Quiet quitting is a relatively new business term, and it is gaining more and more attention from HR and other professionals.
If you are wondering what quiet quitting really is, how to spot quiet quitters in your company, and how to prevent it from happening, keep reading this blog in which we will answer all of those questions.
What Is Quiet Quitting?
Quiet quitting is a term used to describe a workplace behavior in which employees perform just enough work to fulfill their main duties and responsibilities.
In other words, they don’t demonstrate organizational citizenship behaviors, defined as employees’ activities to achieve beyond what’s expected.
Quiet quitters usually don’t show high levels of engagement and enthusiasm at work. They don’t go beyond their assigned tasks and are not willing to put extra effort into over-achieving their goals.
As simply explained in the Harvard Business Review article:
“Quiet quitters continue to fulfill their primary responsibilities, but they’re less willing to engage in activities known as citizenship behaviors: no more staying late, showing up early, or attending non-mandatory meetings.”
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Is Quiet Quitting an Emerging Trend or Just a New Buzzword?
Quiet quitting is a relatively new term introduced by Bryan Creely, a Nashville-based corporate recruiter and career coach, who invoked “quiet quitting” on March 4, 2022. His video got over 400,000 likes, and soon after, it seemed like everyone was talking about “quiet quitting”.
However, is this really a new phenomenon or just a buzzword for something already existing?
Many experts see quiet quitting as a form of low employee engagement resulting from poor employee experience in the workplace. Employees who feel unsatisfied with their jobs tend to be less motivated to perform well and do extra work to achieve greater results.
Some professionals believe that quiet quitting happens when employers consistently keep asking for extra work but don’t invest in their employees enough in return. This disbalance is discouraging for employees who eventually don’t feel motivated to do something they don’t feel appreciated for.
Some people believe that the COVID-19 pandemic brought this phenomenon into the spotlight as it drastically changed company culture in many organizations. Furthermore, people started questioning their careers and seeking more work-life balance, according to LinkedIn’s Global Talent Trends 2022 report.
So if employers don’t start investing more in their workforce, this quiet alternative is likely to become increasingly common.
Why Should Organizations Be Worried About Quiet Quitting? [+ How to Spot Quiet Quitters]
According to the latest Gallup research, employee engagement took another step backward during the second quarter of 2022, with the proportion of engaged workers remaining at 32% but the proportion of actively disengaged increasing to 18%. The ratio of engaged to actively disengaged employees is now 1.8 to 1, the lowest in almost a decade.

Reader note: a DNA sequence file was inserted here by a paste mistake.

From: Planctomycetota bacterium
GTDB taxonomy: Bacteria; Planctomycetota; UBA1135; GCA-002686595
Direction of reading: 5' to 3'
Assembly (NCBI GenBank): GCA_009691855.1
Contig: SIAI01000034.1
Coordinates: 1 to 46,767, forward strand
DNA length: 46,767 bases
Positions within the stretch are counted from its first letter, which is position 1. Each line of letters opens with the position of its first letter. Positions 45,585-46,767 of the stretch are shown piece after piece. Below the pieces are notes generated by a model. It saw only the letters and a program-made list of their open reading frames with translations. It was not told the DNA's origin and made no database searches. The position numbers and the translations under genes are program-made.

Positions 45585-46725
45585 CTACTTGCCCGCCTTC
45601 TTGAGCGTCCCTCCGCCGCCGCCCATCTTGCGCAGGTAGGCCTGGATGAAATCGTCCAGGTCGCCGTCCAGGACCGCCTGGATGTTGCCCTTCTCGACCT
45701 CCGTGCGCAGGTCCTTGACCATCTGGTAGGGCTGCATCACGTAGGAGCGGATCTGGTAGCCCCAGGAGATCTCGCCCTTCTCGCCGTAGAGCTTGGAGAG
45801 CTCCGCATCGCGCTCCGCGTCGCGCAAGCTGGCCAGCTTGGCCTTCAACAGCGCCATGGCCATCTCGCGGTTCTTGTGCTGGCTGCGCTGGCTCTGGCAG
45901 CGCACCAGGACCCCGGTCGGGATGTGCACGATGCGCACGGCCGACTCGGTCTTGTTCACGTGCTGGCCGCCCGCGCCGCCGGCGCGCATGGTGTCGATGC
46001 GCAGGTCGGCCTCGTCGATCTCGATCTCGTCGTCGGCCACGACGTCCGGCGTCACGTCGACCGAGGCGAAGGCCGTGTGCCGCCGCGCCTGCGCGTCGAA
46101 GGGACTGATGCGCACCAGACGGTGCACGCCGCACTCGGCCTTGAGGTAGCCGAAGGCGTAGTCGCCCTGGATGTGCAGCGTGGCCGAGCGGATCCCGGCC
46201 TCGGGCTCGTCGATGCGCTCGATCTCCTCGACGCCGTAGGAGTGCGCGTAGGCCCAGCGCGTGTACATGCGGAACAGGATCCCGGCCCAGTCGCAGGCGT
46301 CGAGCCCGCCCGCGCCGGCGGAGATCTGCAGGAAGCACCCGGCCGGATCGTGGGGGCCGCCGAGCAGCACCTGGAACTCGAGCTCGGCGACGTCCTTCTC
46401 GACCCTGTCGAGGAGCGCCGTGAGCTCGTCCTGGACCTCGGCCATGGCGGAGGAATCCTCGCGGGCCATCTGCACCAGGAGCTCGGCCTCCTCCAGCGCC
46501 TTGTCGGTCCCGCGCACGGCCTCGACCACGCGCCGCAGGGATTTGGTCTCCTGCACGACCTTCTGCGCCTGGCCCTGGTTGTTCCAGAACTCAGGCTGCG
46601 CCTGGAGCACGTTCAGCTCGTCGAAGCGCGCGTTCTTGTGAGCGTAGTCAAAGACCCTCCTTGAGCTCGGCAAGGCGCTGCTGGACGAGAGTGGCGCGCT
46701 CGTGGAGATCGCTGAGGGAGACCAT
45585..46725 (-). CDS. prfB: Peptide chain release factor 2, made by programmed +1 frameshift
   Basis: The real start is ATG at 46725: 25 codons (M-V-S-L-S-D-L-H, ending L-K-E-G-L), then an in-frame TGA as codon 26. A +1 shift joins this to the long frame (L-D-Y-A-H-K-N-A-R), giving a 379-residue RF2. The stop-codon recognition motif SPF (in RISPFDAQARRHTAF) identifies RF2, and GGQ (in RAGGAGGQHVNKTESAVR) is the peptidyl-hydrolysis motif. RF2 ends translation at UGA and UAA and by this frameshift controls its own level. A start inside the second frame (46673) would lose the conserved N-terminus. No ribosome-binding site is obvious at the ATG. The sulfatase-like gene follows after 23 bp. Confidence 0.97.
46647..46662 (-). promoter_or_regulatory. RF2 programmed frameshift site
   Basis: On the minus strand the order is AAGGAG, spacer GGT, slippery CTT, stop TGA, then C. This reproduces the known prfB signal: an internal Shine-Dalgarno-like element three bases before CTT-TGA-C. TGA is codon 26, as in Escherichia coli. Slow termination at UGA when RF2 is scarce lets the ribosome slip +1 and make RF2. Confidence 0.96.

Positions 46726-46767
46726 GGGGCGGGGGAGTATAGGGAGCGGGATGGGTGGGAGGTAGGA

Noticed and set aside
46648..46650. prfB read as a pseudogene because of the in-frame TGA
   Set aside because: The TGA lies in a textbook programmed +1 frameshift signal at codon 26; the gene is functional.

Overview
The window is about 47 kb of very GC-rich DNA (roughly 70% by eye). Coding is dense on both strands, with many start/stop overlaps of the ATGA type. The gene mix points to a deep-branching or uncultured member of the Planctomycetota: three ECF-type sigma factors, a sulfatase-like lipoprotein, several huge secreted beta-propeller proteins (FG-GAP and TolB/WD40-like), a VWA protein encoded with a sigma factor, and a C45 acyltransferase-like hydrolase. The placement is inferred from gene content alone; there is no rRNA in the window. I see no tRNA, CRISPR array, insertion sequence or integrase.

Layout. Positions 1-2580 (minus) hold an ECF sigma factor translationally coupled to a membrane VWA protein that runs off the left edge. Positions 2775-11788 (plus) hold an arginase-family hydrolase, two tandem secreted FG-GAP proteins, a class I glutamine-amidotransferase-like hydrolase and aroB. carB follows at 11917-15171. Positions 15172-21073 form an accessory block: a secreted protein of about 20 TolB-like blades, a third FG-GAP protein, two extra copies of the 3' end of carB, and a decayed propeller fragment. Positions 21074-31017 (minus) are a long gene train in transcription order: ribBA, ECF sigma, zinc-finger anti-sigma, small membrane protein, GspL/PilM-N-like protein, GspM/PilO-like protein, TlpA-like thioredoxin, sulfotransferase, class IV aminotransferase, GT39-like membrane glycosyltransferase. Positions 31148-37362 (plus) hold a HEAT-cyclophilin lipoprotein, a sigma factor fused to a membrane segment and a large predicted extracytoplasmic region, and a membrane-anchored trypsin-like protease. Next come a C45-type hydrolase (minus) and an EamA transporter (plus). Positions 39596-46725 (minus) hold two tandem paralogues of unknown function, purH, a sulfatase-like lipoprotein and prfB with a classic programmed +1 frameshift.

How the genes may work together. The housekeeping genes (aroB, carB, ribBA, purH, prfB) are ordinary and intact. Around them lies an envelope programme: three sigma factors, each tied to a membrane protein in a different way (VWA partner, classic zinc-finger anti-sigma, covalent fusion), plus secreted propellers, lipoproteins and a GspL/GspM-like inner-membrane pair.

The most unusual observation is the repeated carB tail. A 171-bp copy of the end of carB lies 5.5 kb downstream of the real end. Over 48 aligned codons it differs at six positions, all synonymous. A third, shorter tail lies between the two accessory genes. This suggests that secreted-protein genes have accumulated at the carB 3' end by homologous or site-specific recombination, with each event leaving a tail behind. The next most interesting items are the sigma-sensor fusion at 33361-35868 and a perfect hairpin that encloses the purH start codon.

This data is worrisome for many employers as the consequences of low employee engagement and quiet quitting are significant.
Low employee morale and engagement
Quiet quitting is often the consequence of low employee morale. According to various research done in the previous few years, employee morale is a growing challenge that has been emerging with the COVID-19 pandemic.
7 out of 10 employees experienced burnout in the last year, according to Asana’s 2022 Anatomy of Work report. The report findings also showed that employees suffering from burnout are less engaged, make more mistakes, leave the company, and are at a higher risk for low morale.
Lower productivity and impact on company financials
Disengaged quiet quitters are, in general, less productive than their engaged peers, and this has a direct impact on the company’s performance. A study on employee engagement found that companies in the U.S. lose between $450-$550 billion each year due to disengaged workers.
Furthermore, Gallup’s report on employee engagement shows that companies with a highly engaged workforce have 21% higher profitability.
💡 Learn about 10 ways to increase your employees’ productivity!
Even though quite quitting doesn’t have to lead to an increase in turnover, most of the time, this is the case. Engaged employees who are satisfied with their work also have stronger connections with their employers and are more loyal.
Previously mentioned research showed that highly engaged business units achieve 59% less turnover” in high-turnover organizations and “24% less turnover” in low-turnover organizations.
💡 Learn about 9 ways to combat employee turnover.
Lack of advocacy
Quiet quitters are much less likely to act as brand ambassadors. If they do just enough to fulfill their main duties and responsibilities, employee advocacy isn’t something they will consider doing.